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beloved

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Aug 2 13 7:47 AM

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     The biggest headline from the Pope’s remarks was not what he had to say about the scandals at the Vatican Bank, but what he said about homosexuality and, in particular, homosexuals in the priesthood. The key sentence in the Pope’s remarks is this: “If a person is gay and seeks the Lord and has good will, who am I to judge that person?”

     Pope Francis did not change or modify one sentence of Catholic moral teaching. The official Catechism of the Catholic Church states that homosexuality is “objectively disordered.” The Catholic Church and this Catholic Pope are not reluctant to offer a moral judgment when it comes to homosexual behaviors. The Catholic Church offers a long tradition of consistent moral judgment on the issue of homosexual acts, and the church declares them to be “objectively disordered” and sinful. That did not change.

     The meaning of the Pope’s comments is essentially this: Homosexual acts, and even the homosexual “inclination,” are sinful and “objectively disordered.” Nevertheless, as the Catechism also states, homosexual persons are to be “accepted with respect, compassion, and sensitivity.” The Catechism explains that to live with a sexual inclination that is objectively disordered is “a trial.” The official Catholic moral judgment on this sexual sin is that a Catholic who struggles with homosexual inclinations is to remain chaste and celibate, looking to the Lord for help. Francis, like just about everyone else in the public eye, is trying to find a way to speak of homosexuality and homosexuals that reflects both the moral reality of homosexuality and the respect that all human beings are due.
    
 Thus, secular leaders and those who belong to liberal religious groups have no real problem. They can join the moral revolution and normalize homosexuality and they need not hold press conferences to explain their position.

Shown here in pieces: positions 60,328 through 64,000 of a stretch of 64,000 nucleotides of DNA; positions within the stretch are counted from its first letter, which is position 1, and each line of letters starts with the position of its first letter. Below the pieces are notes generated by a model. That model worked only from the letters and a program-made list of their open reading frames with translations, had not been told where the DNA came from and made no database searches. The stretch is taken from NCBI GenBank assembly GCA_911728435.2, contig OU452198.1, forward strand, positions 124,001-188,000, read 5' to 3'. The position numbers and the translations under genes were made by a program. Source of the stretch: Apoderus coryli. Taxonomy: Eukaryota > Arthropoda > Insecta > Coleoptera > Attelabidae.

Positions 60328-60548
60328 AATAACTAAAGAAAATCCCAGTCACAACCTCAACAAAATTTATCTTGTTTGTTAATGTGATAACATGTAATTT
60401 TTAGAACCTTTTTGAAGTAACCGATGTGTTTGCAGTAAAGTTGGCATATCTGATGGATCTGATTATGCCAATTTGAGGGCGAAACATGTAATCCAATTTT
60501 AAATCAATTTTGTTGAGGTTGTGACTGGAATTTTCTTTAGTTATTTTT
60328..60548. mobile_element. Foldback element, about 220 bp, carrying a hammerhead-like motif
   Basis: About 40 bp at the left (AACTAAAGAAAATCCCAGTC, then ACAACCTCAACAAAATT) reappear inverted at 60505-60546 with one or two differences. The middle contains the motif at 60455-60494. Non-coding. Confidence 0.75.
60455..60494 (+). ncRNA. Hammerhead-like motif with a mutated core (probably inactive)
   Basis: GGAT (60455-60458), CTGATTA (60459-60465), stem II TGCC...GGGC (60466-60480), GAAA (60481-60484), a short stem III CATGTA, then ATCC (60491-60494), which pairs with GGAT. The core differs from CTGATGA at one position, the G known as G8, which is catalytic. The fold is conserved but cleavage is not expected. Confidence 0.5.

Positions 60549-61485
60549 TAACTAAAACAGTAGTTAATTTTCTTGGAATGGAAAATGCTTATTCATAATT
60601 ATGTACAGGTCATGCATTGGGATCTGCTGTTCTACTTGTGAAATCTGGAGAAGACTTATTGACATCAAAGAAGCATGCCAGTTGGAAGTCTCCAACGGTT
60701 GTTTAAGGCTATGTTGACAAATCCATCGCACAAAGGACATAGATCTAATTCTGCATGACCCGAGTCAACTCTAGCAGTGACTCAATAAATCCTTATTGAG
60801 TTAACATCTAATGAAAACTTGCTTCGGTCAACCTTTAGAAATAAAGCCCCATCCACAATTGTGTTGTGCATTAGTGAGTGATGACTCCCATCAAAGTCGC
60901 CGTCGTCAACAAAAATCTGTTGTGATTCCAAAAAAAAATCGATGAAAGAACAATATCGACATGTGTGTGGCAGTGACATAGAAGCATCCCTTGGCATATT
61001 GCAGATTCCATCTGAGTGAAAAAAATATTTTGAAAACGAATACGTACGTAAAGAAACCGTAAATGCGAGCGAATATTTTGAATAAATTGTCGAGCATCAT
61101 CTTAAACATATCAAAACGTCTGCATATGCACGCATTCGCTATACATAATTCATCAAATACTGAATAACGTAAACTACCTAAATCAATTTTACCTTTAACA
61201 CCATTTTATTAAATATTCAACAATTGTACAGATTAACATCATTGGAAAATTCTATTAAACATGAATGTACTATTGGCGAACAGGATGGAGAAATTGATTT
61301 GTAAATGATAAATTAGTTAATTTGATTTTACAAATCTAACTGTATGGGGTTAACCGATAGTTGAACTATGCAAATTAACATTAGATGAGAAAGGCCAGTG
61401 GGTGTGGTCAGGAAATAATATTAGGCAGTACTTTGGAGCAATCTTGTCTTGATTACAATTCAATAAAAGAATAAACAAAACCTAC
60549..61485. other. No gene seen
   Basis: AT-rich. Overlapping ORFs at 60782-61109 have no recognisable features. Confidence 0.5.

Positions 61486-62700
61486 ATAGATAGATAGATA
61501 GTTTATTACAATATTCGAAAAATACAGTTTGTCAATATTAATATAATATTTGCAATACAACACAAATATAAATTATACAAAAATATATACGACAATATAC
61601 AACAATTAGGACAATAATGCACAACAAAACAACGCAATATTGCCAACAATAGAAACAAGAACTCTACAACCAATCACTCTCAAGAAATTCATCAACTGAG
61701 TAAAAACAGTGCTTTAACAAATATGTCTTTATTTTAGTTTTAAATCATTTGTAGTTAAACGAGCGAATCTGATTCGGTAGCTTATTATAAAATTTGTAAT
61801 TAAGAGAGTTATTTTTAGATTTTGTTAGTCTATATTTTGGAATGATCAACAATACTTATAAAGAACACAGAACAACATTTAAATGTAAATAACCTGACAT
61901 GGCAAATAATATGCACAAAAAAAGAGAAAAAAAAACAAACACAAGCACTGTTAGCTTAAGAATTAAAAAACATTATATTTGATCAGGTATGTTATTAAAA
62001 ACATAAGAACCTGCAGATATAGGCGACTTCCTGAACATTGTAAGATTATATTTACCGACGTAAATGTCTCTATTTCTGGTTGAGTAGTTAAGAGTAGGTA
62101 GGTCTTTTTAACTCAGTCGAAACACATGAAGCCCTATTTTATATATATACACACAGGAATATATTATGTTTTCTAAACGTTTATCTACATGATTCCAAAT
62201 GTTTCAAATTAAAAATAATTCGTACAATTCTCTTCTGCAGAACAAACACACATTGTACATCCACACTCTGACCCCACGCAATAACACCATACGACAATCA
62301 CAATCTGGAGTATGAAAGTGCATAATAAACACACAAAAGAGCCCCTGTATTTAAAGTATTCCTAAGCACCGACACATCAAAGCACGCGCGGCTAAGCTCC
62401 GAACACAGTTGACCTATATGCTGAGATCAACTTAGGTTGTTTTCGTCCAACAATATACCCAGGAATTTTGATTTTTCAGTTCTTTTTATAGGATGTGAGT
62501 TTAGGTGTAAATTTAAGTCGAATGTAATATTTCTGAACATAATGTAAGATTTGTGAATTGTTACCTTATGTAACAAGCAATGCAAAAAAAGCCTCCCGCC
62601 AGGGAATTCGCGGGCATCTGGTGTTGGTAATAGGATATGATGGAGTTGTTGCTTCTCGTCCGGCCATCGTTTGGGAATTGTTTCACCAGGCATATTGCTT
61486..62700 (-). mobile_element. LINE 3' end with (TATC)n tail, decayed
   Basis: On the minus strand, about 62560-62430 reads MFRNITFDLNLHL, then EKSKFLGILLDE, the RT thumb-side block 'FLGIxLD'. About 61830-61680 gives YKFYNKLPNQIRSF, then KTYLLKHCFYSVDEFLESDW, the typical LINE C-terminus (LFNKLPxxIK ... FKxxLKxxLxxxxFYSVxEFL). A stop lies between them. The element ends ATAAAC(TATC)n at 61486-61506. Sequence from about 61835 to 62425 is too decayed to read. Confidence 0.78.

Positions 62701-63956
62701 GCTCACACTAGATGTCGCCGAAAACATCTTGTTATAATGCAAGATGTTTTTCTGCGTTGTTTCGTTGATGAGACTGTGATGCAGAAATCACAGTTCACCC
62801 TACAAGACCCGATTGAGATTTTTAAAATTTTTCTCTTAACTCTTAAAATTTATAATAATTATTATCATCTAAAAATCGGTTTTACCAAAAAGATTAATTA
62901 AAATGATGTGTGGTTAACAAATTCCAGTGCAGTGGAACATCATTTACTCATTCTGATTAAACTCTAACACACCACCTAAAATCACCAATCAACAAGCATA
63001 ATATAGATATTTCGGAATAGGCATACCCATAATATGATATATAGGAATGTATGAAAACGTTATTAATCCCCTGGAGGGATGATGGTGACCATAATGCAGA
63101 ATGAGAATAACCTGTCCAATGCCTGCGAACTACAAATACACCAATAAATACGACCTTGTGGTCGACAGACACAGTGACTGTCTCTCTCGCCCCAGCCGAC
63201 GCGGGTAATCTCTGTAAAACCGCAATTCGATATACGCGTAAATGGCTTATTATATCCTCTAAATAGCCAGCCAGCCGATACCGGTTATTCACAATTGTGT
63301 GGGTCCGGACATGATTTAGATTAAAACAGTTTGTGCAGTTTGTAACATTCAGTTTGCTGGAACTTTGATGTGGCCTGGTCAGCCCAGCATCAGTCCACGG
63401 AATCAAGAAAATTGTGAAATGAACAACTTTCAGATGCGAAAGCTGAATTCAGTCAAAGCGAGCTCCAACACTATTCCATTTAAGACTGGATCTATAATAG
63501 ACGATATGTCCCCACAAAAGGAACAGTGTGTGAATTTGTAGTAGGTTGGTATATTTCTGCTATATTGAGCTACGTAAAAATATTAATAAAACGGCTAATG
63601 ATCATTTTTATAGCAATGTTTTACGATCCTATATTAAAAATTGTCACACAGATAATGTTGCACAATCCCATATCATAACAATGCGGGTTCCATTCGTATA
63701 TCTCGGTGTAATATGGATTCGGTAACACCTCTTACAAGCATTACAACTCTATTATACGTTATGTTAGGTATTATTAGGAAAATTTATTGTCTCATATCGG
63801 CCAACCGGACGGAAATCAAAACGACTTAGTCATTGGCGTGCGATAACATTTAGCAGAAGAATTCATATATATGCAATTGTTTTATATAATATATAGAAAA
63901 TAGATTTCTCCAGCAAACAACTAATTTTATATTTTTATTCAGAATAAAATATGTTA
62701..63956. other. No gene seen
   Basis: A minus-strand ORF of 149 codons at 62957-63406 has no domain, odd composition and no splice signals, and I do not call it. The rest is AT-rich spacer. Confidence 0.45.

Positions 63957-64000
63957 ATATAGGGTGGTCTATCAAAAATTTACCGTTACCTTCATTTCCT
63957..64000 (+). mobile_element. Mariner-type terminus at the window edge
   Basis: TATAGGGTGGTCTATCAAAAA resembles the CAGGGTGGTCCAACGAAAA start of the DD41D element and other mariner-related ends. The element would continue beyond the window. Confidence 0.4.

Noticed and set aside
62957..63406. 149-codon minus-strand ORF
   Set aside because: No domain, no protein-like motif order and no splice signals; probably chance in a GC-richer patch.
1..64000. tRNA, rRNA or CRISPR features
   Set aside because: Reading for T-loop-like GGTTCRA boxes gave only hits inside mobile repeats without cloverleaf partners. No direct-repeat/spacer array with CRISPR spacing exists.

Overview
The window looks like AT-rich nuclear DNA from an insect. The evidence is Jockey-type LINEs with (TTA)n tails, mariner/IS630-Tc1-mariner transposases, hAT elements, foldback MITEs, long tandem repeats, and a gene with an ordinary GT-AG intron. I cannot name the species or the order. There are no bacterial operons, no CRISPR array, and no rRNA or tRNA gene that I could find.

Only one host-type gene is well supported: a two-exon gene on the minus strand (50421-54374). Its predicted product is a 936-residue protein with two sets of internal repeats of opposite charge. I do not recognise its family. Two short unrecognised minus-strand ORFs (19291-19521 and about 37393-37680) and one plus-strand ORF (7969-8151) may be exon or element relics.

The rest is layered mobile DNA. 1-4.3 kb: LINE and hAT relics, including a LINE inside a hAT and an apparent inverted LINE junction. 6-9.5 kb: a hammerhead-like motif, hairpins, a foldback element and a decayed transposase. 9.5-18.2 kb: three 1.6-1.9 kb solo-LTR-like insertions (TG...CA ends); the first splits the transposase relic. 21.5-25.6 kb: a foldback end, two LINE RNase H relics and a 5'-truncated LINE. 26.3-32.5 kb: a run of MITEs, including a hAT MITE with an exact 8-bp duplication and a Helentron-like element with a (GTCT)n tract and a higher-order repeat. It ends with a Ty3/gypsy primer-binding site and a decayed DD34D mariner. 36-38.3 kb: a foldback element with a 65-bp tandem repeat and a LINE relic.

In other words, the Pope was not talking about those who are involved in homosexual acts or homosexual relationships. He was seeking to speak with compassion about people made in the image of God who are struggling with faithfulness against a homosexual inclination. So long as they obey Catholic teaching and live in faithfulness, “who am I to judge that person?” he asked.
    
We also must respect the humanity of those who struggle with homosexuality and accept them with “respect, compassion, and sensitivity.” At the same time, we must remain faithful to the clear teachings of Scripture on the nature of sin. Nothing less than the Gospel is at stake
.
    
That is now, we are told, still “demonizing.” Nothing but the moral normalization of homosexuality will do. Evangelical Christians, passionate about the Gospel of Jesus Christ, faithful to the authority of the Bible, and eager to show love and respect for all those made in the image of God are in the same predicament.

And yet, we have no choice but to be faithful to all that the Lord has commanded and taught, all that the Scripture teaches, and all that the Gospel demands.

Albert Mohler, July 30. 2013
http://www.albertmohler.com/2013/07/30/who-am-i-to-judge-the-pope-the-press-and-the-predicament/

IMO, The activists in the homosexual movement twists words and on top of that the moraless (new word *G*) news media distorts anything that pertains to the laws of God the father and Jesus Christ.

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